Behind the wheel a world away
Toward the end of a trip that sent three friends from the Pacific Northwest halfway around the world to train women how to drive, they got to enjoy a new experience of their own.
Lois Lents, co-owner of Gresham's Pacific Driver Education, Dominique Kuzmaak and Sheryl Vanderwalker rode camels across the desert of Saudi Arabia.
"They are very sweet animals, tied to their owners and very loyal," said Kuzmaak. "But, when they get running you have to hang on tight."
The three driving instructors, who have formed Driving Solutions International, were asked to help teach the women of Saudi Arabia how to drive through a 10-day trip that began April 21.
Women can now drive in Saudi Arabia because of the easing of restrictions that barred them from getting behind the wheel. Crown Prince Mohammed bin Salman passed a royal decree that allows ladies to hit the road.
Because religious stipulations meant only women can teach the estimated 9 million interested in learning how to drive, Lents, Kuzmaak and Vanderwalker were needed. Kuzmaak was approached by a Saudi Arabia consulting firm looking for women instructors, which led to the three friends taking the trip to join a Women's Driving Forum.
"It was easy to say, 'let's train 9 million women to drive,'" Lents said. "We were part of the group figuring out how to actually go about it."
In Saudi Arabia five women's universities have taken on the task of building and staffing drivers' education facilities. One of the schools, Imam Abdulrahman Bin Faisal University (IAU), hosted the Women's Driving Forum attended by Lents, Kuzmaak and Vanderwalker.
"You could feel the excitement during the forum," Lents said.
The forum was held in Dammam, a city on the Arabian Gulf and the capital of the Eastern Province. The three instructors met with women to learn about the unique challenges facing the country as it moves forward with the new policy, and hosted a booth where they spoke about training methods.
"I didn't meet anyone who was upset about women driving," Kuzmaak said.
Experiencing a new culture
Before the trip the three friends were somewhat nervous about going to a country with what they thought would be a huge culture shock. Based on what they had seen through media and other sources, their image of Saudi Arabia was a closed off place. Thankfully, those preconceptions proved to be completely false.
"It was such an honor to be there," Lents said. "Everyone was so kind to us and the whole experience was wonderful."
Any fears the three had were alleviated the moment they stepped off the plane in Saudi Arabia. Exhausted after their long 24-hour trip they shambled toward the confusing process of going through customs.
"I was standing in line trying to figure out where to go, when a nice young man walked over to me and said, 'This way sister,'" Lents said.
Throughout the trip they encountered kindness and people interested in speaking with Americans. They got to enjoy delicious local cuisine, explore markets and take plenty of photos. Lents even swears she had the best Italian food she's ever eaten at a restaurant owned by a woman.
One day a princess of the House of Al Saud visited and spoke at the forum. During her talk, which Kuzmaak said was easy to follow despite the lack of translations because traffic safety jargon and hand signals transcend language barriers, the princess paused.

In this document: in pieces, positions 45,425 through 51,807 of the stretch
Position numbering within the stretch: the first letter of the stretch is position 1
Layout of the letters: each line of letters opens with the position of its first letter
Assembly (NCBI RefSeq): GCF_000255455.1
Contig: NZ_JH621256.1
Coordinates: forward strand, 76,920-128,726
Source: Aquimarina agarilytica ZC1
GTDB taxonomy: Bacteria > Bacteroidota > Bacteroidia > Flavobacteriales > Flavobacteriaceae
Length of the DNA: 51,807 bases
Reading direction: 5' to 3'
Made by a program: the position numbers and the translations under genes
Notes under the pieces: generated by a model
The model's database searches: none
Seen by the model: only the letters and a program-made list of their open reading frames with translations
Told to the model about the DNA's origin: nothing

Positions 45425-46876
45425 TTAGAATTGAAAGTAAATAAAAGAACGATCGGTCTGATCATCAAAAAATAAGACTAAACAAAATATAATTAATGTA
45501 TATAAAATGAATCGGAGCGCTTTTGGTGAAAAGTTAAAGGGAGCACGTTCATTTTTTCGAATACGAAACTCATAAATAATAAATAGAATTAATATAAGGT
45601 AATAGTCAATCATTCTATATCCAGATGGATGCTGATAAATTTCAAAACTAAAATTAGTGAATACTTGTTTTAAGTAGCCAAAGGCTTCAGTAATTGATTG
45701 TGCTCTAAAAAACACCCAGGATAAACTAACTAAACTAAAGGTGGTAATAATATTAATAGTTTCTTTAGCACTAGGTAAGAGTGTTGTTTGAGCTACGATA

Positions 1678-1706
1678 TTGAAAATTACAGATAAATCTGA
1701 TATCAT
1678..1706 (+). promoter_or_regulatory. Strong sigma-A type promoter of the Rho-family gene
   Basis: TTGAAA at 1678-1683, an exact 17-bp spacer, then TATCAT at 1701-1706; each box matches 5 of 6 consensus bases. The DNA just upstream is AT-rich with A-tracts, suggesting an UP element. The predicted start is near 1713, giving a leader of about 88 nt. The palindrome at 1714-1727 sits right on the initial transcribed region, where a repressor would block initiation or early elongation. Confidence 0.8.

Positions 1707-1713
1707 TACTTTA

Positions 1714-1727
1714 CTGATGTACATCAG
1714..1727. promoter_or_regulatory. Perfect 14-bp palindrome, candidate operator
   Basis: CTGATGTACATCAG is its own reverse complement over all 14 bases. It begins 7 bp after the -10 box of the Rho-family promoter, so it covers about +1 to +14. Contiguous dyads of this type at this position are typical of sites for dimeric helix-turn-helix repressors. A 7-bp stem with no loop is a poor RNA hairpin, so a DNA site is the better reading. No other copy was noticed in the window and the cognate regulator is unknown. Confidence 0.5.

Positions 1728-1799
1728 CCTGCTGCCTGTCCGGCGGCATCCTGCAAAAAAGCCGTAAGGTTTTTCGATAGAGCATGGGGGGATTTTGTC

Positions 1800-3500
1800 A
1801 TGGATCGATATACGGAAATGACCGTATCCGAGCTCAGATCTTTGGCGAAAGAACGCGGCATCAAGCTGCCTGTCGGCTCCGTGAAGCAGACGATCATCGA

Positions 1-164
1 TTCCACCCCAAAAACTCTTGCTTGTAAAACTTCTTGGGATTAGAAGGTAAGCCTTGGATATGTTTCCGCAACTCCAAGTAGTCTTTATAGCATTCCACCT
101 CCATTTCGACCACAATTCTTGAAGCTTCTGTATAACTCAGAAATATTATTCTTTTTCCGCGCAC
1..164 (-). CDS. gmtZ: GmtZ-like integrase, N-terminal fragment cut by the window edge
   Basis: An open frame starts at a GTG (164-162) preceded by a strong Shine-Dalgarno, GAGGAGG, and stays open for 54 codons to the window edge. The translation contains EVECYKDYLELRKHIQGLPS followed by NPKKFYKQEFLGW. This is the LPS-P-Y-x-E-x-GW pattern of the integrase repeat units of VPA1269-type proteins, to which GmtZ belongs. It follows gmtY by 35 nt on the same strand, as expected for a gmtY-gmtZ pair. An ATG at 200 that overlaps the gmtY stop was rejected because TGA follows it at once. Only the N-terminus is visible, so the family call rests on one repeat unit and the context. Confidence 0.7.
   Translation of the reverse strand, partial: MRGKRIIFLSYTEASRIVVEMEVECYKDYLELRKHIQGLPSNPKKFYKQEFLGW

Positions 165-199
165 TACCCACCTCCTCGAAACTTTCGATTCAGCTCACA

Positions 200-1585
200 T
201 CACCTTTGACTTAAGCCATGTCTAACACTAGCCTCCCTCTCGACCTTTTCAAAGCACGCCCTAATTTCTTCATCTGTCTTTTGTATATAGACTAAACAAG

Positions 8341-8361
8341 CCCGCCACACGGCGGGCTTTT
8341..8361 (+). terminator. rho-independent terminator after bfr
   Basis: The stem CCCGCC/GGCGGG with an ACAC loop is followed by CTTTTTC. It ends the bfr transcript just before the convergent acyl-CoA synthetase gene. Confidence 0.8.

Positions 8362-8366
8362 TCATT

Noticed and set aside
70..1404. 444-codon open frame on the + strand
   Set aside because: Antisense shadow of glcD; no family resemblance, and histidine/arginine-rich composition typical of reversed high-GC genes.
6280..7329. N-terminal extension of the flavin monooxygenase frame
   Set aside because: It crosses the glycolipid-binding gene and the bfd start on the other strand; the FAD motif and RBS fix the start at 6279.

"She turned to the three of us and thanked us for being there," Kuzmaak said. "I never thought I would be addressed by royalty."
As they neared the end of their trip, the three friends were distraught because they had yet to see one camel. So, with help from the company who was hosting them, they drove out to visit a camel farm and have what ended up being the most memorable part of the trip.
While riding the camels was fun, it was the time after that sticks with them. At the end of the day, the three joined their hosts around a beautiful Persian rug for a meal out under the stars.
"They have the nicest way of being with each other," Lents said. "That whole night, and the trip, felt surreal."
Work to be done
So far about 1,000 women have received their licenses, a small slice of the millions interested. The women who attended the forum ranged in age from 16 to 50. The three instructors met young teens just getting to the age for driving, and older women who never imagined they would get the opportunity to climb behind the wheel.
One major issue that the country will have to tackle is the lack of infrastructure. That many more drivers will wear on the road system, and there is also a severe lack of parking at places like IAU, where women never before had need for it.
The country is also looking at retraining male drivers, requiring they return to take an updated safety and driving test to try and curb a reputation for the roads being unsafe.
But Saudi Arabia is continuing to put in the time, evidenced by the beautiful three-story instruction facility that played host to the forum and left the local trio in awe.
"There is still a lot of work to be done," Lents said, "But they are trying really hard."
Since returning to the U.S., Lents received an email from a 50-year-old woman she had met at the forum. The woman thanked the three for attending, and then shared her plans once the driver's license is finally in her possession.
The email said: "Tell them I've saved enough money to buy a Cadillac."
Lents, Kuzmaak and Vanderwalker have all been invited back for future training and sessions. While there is no firm date in place, they expect to be jet setting in August to continue helping with the whole process.
"We want to be a part of their solution," Lents said.